By now all the gifts have been opened. Did you get what you wanted? What about what you needed? Did you get anything to improve your life—maybe some exercise equipment, possibly some of those DVDs so you can learn a new language, or even the gift of some woodworking classes so you can build a farm table for your kitchen and feel all fixer-uppity?
We Christians would be wise not to be so heavenly minded that we look down our spiritual noses at earthly gifts. They usually come from someone who cares about us, and many of those gifts bring us happiness, or dare I say, joy. But we know they all have a shelf-life—they’ll break, loose a screw or two, and eventually wear out. Like the bread in the wilderness.
Our ancestors ate the manna in the wilderness, and they died.
The texts for today speak of the One who cares for us beyond even the strongest earthly bonds. And the gift offered by this One is eternal, although that word seems strange to our ears; it is just not one we routinely use in our disposable world. Maybe the old word—everlasting—rings truer, finds some purchase in our minds so accustomed to things that do not last. Jesus stands and reigns in stark contrast to the wilderness manna.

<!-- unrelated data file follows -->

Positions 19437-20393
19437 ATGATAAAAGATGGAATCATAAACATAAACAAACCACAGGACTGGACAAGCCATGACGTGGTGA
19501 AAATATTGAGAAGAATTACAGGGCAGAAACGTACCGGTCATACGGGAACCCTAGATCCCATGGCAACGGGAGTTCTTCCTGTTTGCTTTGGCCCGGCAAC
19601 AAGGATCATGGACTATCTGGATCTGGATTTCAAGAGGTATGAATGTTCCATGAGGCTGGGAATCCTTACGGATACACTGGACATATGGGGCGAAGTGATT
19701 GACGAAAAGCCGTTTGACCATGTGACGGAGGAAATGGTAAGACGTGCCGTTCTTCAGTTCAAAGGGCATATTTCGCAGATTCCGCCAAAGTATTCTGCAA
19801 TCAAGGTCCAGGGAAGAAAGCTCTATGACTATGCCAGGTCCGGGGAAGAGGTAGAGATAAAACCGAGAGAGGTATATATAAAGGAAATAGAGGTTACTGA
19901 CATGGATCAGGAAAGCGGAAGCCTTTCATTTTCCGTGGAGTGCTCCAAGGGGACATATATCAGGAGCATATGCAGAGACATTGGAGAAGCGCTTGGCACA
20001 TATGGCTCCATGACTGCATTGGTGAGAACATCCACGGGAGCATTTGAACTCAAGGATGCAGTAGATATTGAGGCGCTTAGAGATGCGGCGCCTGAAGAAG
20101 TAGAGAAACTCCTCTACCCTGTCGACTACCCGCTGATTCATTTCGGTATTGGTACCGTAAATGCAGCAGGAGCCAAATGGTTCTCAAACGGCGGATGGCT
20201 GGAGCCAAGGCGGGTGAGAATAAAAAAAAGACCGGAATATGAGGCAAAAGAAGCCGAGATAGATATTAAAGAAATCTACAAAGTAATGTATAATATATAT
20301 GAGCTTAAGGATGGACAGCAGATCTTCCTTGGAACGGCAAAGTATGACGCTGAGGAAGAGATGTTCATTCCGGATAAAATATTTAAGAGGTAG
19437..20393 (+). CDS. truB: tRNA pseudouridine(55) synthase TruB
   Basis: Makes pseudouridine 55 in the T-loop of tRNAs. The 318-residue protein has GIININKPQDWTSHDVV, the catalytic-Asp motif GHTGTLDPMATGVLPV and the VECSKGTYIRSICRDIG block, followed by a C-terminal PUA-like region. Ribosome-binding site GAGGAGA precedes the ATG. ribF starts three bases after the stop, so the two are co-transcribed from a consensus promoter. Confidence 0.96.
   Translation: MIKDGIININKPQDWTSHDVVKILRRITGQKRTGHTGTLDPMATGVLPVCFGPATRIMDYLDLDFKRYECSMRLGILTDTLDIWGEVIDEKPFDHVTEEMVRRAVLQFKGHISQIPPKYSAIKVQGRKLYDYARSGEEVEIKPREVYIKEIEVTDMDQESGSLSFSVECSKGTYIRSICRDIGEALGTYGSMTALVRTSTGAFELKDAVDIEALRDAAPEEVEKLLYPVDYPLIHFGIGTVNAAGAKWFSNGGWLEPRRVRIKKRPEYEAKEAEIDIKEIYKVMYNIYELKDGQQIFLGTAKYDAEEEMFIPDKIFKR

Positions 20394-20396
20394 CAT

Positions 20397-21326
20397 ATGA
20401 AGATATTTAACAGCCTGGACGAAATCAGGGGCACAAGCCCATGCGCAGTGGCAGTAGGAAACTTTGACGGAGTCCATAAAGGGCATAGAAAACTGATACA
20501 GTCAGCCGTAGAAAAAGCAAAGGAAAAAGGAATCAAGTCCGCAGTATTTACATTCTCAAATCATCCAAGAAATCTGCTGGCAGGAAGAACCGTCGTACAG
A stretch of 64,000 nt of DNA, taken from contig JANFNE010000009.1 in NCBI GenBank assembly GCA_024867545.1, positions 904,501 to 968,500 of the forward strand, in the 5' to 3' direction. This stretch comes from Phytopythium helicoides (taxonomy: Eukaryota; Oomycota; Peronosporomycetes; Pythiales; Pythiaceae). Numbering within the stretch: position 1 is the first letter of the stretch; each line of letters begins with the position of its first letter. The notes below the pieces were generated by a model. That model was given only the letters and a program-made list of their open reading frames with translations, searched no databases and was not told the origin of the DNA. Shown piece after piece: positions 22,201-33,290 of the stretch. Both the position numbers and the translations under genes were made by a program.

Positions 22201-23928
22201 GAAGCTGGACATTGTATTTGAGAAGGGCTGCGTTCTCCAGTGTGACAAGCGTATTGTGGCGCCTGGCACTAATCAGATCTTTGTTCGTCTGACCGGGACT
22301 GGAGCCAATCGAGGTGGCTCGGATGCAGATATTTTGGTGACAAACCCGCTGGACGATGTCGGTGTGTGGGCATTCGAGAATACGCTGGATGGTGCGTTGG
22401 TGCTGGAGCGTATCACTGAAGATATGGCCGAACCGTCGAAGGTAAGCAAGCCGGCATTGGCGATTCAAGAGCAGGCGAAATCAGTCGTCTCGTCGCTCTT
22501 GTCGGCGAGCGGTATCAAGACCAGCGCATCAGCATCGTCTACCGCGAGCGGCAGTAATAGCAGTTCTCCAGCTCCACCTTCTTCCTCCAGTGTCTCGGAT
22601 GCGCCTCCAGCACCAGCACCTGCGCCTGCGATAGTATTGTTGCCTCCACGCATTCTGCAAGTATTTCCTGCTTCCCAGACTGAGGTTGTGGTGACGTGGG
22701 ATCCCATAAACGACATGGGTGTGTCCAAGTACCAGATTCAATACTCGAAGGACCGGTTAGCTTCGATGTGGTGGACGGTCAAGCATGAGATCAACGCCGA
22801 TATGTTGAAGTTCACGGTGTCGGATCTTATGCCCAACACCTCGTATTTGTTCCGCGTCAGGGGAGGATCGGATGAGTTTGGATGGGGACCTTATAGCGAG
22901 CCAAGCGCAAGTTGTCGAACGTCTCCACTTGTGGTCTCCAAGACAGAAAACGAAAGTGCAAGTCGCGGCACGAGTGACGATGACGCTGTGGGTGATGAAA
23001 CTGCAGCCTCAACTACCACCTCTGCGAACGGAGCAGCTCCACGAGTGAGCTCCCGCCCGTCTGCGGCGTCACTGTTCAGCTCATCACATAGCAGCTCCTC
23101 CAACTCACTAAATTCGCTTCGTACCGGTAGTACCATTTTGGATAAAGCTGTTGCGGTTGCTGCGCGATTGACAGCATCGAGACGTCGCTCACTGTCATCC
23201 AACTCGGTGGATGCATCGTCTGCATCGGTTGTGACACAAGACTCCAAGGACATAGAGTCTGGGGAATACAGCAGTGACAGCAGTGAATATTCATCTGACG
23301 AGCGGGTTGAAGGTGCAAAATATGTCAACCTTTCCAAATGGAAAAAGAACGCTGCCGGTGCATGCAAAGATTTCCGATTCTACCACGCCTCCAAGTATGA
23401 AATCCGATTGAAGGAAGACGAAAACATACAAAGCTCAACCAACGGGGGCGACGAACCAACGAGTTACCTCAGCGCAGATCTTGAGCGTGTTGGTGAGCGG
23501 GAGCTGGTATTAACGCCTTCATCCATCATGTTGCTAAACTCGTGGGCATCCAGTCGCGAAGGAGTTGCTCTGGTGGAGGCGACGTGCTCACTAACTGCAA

This is the bread that comes down from heaven so that anyone may eat of it and not die.
We Christians would be wise not to be so earthly preoccupied that we lose sight of heaven’s gift, which gives meaning to all the others and allows us to enjoy them as God intended. That is what this time of year is all about: celebrating the gift from which all others flow.
When the love of Jesus Christ the Lord animates our lives, we can trim our waistlines, but know that godliness is the greater gain. We can become fluent in Spanish, but know if we have not love, we’re like a clanging cymbal. We can fix our homes all up and then some, but know that if our life is hidden with Christ in God, then we have something that will not fade, that rust and moth cannot destroy, that thieves cannot break in and steal. We have the gift eternal. We have life everlasting.
As a poet once said, “He is Christmas in the wilderness.”
Written by John Blase